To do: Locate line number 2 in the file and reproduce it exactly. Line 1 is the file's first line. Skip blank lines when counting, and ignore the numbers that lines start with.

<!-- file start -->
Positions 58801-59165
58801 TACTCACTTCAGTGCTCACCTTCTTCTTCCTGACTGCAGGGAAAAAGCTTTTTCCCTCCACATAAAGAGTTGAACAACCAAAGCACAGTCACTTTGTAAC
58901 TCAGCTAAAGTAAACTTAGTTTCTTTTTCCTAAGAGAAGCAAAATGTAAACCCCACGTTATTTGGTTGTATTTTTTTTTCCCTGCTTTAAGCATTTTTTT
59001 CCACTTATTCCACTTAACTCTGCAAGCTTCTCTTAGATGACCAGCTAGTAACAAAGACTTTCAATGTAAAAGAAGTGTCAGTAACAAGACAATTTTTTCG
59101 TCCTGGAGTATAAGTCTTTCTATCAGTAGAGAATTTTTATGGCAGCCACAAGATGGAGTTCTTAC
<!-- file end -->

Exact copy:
58801 TACTCACTTCAGTGCTCACCTTCTTCTTCCTGACTGCAGGGAAAAAGCTTTTTCCCTCCACATAAAGAGTTGAACAACCAAAGCACAGTCACTTTGTAAC